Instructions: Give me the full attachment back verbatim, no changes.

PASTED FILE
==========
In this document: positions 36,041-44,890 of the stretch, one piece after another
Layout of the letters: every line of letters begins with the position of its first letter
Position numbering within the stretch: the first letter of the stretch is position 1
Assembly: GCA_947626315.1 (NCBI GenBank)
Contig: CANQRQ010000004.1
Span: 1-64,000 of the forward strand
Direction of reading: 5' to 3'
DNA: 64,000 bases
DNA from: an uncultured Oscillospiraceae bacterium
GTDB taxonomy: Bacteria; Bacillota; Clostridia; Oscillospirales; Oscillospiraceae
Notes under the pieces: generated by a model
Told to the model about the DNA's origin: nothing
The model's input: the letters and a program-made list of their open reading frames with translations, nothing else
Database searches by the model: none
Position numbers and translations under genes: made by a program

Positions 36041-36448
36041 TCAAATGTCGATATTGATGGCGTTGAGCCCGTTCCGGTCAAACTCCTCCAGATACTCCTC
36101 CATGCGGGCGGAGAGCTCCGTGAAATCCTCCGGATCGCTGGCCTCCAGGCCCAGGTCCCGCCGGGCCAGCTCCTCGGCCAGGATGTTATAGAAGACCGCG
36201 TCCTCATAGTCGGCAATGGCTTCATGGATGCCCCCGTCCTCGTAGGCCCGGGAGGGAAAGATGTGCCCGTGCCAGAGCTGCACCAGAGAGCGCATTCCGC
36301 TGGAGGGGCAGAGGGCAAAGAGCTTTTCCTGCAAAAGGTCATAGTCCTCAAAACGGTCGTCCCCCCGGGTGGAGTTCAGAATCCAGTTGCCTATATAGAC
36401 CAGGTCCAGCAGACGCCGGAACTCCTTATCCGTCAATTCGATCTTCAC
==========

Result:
In this document: positions 36,041-44,890 of the stretch, one piece after another
Layout of the letters: every line of letters begins with the position of its first letter
Position numbering within the stretch: the first letter of the stretch is position 1
Assembly: GCA_947626315.1 (NCBI GenBank)
Contig: CANQRQ010000004.1
Span: 1-64,000 of the forward strand
Direction of reading: 5' to 3'
DNA: 64,000 bases
DNA from: an uncultured Oscillospiraceae bacterium
GTDB taxonomy: Bacteria; Bacillota; Clostridia; Oscillospirales; Oscillospiraceae
Notes under the pieces: generated by a model
Told to the model about the DNA's origin: nothing
The model's input: the letters and a program-made list of their open reading frames with translations, nothing else
Database searches by the model: none
Position numbers and translations under genes: made by a program

Positions 36041-36448
36041 TCAAATGTCGATATTGATGGCGTTGAGCCCGTTCCGGTCAAACTCCTCCAGATACTCCTC
36101 CATGCGGGCGGAGAGCTCCGTGAAATCCTCCGGATCGCTGGCCTCCAGGCCCAGGTCCCGCCGGGCCAGCTCCTCGGCCAGGATGTTATAGAAGACCGCG
36201 TCCTCATAGTCGGCAATGGCTTCATGGATGCCCCCGTCCTCGTAGGCCCGGGAGGGAAAGATGTGCCCGTGCCAGAGCTGCACCAGAGAGCGCATTCCGC
36301 TGGAGGGGCAGAGGGCAAAGAGCTTTTCCTGCAAAAGGTCATAGTCCTCAAAACGGTCGTCCCCCCGGGTGGAGTTCAGAATCCAGTTGCCTATATAGAC
36401 CAGGTCCAGCAGACGCCGGAACTCCTTATCCGTCAATTCGATCTTCAC